Source packages are tracked separately from binary packages via deb-src type lines in the sources.list(5) file. This means that you will need to add such a line for each repository you want to get sources from. If you don't do this you will properly get another (newer, older or none) source version than the one you have installed or could install.

If the --compile option is specified then the package will be compiled to a binary .deb using dpkg-buildpackage, if --download-only is specified then the source package will not be unpacked.

A specific source version can be retrieved by postfixing the source name with an equals and then the version to fetch, similar to the mechanism used for the package files. This enables exact matching of the source package name and version, implicitly enabling the APT::Get::Only-Source option.
Note that source packages are not tracked like binary packages, they exist only in the current directory and are similar to downloading source tar balls.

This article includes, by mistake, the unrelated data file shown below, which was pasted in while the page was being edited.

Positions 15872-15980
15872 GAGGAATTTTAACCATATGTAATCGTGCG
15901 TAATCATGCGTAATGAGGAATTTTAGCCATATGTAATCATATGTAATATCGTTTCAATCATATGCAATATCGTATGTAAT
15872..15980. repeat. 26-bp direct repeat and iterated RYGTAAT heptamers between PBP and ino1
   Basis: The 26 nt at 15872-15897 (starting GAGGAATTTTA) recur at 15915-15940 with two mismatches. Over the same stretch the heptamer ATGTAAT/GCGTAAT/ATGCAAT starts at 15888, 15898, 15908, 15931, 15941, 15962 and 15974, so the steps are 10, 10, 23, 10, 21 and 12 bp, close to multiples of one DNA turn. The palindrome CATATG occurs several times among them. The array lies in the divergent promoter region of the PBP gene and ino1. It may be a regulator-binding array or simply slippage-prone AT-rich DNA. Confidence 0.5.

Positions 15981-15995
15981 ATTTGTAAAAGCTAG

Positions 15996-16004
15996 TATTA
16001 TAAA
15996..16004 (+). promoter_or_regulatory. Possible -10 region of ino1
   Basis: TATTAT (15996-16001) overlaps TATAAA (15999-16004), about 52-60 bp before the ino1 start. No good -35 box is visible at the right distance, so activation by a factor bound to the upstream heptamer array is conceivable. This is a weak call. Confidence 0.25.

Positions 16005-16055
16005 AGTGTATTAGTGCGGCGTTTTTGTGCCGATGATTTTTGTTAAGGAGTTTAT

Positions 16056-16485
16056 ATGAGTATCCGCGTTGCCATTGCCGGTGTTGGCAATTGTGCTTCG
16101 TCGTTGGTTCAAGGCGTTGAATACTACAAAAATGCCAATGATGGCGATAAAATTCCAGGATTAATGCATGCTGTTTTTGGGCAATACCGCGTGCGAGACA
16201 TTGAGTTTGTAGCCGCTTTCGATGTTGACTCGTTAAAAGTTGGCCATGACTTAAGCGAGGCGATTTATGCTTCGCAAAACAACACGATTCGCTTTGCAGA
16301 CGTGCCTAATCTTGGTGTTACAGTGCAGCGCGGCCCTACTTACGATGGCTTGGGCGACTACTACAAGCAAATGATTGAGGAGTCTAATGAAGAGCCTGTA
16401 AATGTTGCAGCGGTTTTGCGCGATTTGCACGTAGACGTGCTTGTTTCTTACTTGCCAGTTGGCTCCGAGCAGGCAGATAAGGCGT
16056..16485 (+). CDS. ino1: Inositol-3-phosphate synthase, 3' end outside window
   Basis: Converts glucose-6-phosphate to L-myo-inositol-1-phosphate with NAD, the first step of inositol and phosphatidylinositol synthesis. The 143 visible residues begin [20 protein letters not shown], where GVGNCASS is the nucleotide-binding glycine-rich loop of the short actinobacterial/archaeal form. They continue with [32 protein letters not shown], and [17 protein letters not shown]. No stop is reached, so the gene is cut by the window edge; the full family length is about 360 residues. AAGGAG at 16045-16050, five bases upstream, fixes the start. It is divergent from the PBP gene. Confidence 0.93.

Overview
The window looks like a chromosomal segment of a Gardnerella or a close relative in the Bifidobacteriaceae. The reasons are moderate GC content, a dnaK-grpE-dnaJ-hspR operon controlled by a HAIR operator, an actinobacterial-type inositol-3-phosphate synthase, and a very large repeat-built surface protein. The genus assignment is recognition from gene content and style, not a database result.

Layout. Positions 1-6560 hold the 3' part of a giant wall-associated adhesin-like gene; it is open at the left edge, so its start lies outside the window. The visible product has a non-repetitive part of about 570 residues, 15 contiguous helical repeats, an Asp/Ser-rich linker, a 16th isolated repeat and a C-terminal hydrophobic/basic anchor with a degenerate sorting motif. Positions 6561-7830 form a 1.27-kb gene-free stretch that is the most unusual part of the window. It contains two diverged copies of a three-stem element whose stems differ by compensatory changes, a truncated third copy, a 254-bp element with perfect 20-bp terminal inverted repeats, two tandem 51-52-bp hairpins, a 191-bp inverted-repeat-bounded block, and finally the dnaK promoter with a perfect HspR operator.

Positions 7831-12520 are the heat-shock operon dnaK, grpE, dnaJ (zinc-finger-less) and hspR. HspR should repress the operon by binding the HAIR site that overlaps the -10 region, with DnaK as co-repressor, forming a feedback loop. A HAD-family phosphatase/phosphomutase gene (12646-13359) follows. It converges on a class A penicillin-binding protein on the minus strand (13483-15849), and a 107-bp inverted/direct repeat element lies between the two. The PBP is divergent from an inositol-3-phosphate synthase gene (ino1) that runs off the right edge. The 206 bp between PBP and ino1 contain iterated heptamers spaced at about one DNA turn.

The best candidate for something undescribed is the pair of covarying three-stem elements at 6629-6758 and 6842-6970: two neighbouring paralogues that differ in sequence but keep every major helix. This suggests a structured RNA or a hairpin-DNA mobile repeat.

build‑dep build-dep causes apt-get to install/remove packages in an attempt to satisfy the build dependencies for a source package.  
check check is a diagnostic tool; it updates the package cache and checks for broken dependencies.  
clean clean clears out the local repository of retrieved package files. It removes everything but the lock file from /var/cache/apt/archives/ and /var/cache/apt/archives/partial/. When APT is used as a dselect(1) method, clean is run automatically. Those who do not use dselect will likely want to run apt-get clean from time to time to free up disk space.  
autoclean Like clean, autoclean clears out the local repository of retrieved package files. The difference is that it only removes package files that can no longer be downloaded, and are largely useless. This allows a cache to be maintained over a long period without it growing out of control. The configuration option APT::Clean-Installed will prevent installed packages from being erased if it is set to off.  
autoremove autoremove is used to remove packages that were automatically installed to satisfy dependencies for some package and that are no more needed.  


Locations to fetch packages from. It takes the following format:
deb [web address] [distribution name][maincontribnon-free]
For example, in Ubuntu, it could be something like: